Hearing sensitivity: what causes misophonia

Misophonia or sensitivity to noise is the intense discomfort that some people feel when hearing certain low-intensity everyday sounds.

Misophonia is an auditory hypersensitivity or low tolerance to a certain type of auditory stimuli, but without specific characteristics. That is, they do not have to be very high, very low or very loud sounds.

The term misophonia is relatively recent and was coined by the American scientists Pawel and Margaret Jastreboff. It is, therefore, a condition for which there are still not many studies or a standardized treatment.

What causes misophonia or sensitivity to noise?

The cause of this problem is not clear and there are hypotheses that defend that it is a neurological condition , according to which the activation of neurons associated with an auditory stimulus is both associated with an annoying or stressful experience and negative emotions, being immediate the physiological reaction to those sounds. There are also hypotheses in which this problem is associated with obsessive-compulsive disorder  or in which the possible influence of early experiences is considered. In any case, to this day, this ailment is not contemplated in the Diagnostic and Statistical Manual of Mental Disorders.

Misophonia or sensitivity to noise is manifested when sounds that most people have become accustomed to and to which they do not pay much attention because they are not significant trigger an intense reaction in people who suffer from misophonia, as if it were really something threatening or dangerous.

This problem usually begins in late childhood or early adolescence and tends to worsen over the years.

How does misophonia or sensitivity to noise manifest?

There is a wide variety of sounds that can be highly unpleasant for misophonic people.

  • In most cases, these individuals manifest discomfort when faced with sounds emitted by other people , such as chewing, sucking, clearing, kissing, whistling or yawning, among others.
  • On other occasions, it happens in the face of repetitive stimuli and also in the face of environmental sounds such as clocks , alarms, air conditioners or, for example, the sound that is produced when turning pages in a newspaper or when pressing the keys of a computer.
  • Other circumstances in which the misophonic person may feel irritated is before the sounds emitted by some appliances such  as ovens, refrigerators, televisions, radios, washing machines or fans. These stimuli produce in misophonic people a state of irritability and agitation , triggering, on many occasions, also reactions of anger or bad mood. They can significantly alter the well-being and quality of life of people and tend, in turn, lead them to avoid certain situations and develop problems in social relationships. The high discomfort for the person with this affectation can trigger discussions and aggressiveness towards others and induce them, in the extreme case, to social isolation.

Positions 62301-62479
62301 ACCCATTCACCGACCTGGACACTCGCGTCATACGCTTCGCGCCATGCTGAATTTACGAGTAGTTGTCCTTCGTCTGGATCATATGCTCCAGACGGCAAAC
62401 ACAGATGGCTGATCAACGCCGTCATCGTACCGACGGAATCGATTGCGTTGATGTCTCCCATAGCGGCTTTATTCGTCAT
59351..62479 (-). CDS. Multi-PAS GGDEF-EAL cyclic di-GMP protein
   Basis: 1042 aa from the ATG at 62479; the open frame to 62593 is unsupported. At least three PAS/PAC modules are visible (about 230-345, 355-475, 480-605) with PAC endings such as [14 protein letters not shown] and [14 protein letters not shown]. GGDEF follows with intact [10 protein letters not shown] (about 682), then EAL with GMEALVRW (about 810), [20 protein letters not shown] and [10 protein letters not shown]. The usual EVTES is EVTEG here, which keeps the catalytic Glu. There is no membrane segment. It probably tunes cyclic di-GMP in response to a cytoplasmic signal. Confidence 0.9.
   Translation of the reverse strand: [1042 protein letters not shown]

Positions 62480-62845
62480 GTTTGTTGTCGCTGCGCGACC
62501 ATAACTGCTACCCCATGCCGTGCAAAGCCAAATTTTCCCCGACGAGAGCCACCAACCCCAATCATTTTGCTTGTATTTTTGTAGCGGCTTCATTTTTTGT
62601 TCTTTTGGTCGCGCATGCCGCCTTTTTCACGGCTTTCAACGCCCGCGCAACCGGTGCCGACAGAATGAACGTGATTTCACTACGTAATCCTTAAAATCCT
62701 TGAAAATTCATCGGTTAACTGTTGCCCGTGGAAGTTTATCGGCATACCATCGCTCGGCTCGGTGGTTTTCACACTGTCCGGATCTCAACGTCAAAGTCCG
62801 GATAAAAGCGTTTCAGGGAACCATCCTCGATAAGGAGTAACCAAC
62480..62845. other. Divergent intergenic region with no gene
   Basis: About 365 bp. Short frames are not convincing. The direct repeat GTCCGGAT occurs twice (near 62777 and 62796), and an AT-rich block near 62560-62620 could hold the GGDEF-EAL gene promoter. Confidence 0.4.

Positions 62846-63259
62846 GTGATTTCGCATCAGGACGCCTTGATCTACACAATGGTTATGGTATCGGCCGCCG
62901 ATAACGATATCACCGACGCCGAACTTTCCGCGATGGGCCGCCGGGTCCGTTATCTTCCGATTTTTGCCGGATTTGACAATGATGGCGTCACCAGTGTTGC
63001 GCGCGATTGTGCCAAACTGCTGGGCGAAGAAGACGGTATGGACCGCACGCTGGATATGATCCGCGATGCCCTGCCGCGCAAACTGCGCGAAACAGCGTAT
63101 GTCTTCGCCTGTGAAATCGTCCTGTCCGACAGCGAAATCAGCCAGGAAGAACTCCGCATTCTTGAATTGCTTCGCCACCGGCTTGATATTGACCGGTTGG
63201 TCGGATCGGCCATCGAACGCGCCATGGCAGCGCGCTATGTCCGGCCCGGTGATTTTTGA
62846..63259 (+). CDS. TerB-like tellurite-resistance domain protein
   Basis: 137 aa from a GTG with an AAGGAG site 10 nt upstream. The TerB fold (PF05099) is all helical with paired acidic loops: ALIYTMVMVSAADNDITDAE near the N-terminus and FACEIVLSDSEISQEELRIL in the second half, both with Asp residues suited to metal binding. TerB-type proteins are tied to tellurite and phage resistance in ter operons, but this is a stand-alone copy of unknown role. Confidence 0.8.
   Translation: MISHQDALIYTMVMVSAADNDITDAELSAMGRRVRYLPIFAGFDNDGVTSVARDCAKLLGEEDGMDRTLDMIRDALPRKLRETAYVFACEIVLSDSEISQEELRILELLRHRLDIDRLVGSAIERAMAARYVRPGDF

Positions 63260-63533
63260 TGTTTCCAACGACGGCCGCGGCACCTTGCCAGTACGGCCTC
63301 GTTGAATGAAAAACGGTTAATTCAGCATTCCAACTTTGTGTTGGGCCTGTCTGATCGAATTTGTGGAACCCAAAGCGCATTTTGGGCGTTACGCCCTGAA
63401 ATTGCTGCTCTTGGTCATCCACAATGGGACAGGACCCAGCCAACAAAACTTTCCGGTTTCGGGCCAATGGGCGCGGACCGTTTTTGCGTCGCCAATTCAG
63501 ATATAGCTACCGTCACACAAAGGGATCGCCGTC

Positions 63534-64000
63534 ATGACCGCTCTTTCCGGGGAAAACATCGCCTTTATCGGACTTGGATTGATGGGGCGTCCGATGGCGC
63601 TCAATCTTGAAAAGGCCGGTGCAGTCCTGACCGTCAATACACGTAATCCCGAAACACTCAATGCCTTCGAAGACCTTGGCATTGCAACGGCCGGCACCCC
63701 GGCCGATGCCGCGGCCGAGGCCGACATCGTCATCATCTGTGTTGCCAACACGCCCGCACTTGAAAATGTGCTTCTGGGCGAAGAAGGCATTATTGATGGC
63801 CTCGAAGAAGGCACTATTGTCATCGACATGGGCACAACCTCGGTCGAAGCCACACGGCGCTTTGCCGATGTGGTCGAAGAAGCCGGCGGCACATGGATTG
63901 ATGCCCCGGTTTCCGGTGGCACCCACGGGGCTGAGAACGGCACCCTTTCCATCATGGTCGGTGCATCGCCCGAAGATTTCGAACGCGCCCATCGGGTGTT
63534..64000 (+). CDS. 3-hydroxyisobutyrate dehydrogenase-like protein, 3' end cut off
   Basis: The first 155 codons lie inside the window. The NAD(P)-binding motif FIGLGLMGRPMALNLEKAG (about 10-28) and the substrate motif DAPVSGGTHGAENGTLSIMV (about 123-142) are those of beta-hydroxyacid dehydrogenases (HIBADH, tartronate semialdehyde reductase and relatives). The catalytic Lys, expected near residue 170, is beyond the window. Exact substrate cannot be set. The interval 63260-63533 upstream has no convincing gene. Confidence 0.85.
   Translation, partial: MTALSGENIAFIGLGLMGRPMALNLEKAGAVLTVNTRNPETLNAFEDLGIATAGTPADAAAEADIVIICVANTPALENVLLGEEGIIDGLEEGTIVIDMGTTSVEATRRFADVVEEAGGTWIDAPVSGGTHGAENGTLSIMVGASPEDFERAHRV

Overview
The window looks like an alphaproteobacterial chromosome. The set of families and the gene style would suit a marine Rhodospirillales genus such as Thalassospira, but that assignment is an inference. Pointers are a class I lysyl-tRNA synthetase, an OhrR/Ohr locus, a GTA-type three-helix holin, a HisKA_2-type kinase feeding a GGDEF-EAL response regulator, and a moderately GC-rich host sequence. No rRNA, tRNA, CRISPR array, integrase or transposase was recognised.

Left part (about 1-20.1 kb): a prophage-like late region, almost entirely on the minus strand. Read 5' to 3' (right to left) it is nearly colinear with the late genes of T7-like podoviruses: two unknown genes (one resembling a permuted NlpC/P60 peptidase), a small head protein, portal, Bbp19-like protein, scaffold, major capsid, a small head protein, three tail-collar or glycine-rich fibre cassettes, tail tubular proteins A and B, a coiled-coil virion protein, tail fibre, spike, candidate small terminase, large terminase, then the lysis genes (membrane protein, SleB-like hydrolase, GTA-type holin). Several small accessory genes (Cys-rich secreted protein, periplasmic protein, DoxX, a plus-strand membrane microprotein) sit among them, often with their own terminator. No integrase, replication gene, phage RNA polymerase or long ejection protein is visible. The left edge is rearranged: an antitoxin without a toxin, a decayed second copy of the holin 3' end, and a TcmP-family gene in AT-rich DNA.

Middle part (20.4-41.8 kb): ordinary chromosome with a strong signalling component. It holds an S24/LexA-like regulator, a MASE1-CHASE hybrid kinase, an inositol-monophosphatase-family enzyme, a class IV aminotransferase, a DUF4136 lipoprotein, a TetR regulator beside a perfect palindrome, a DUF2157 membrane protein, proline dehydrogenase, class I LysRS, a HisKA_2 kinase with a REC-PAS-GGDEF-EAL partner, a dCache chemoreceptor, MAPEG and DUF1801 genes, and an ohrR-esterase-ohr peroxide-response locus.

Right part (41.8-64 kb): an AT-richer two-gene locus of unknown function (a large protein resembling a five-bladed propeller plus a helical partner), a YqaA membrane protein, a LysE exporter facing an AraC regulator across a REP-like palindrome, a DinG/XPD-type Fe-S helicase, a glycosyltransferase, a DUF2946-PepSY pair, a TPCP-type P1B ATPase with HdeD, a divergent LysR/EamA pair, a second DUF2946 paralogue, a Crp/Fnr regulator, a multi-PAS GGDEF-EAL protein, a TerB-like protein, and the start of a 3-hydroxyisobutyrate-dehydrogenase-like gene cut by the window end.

• Other common reactions are to use earplugs , earphones or headphones, change schedules and daily habits in order not to have to expose yourself to those annoying triggering sounds.

In any case, it must be taken into account that all the above-mentioned troubleshooting attempts try not to hear the sounds that cause discomfort, but not to solve the problem.


Today there is no treatment that cures misophonia. However, psychological treatments can help the person cope with the problem and improve the situation. Some objectives that can be approached through psychotherapeutic work are:

  • Talk about the problem , accept it and learn to live with it.
  • Manage the anxiety that this affectation entails, working on the worries and obsession that are usually triggered around annoying sounds.
  • Make the interpretation of specific situations more flexible to try to stop it from being perceived as something so intolerable or threatening.
  • An important aspect to take into account will be to try to preserve family relationships and personal relationships, which in many cases are seriously damaged, and in which the misophonic person may also feel misunderstood and unfairly treated, due to their exaggerated reactions.

The objective should be focused on being able to face the situations in which these types of sounds are produced and make the daily dynamics of the misophonic person as satisfactory as possible.

What you should know:

  • Sounds that most people have become accustomed to and that they do not pay much attention to trigger an intense reaction in people with misophonia, as if it were something threatening or dangerous.
  • The misophonic person may feel uncomfortable, irritated or overwhelmed by the sound of a fan, clock, when someone types on the computer, chews or yawns …
  • Today there is no treatment to cure misophonia. However, psychological treatments can help the person cope with the problem and improve the situation.

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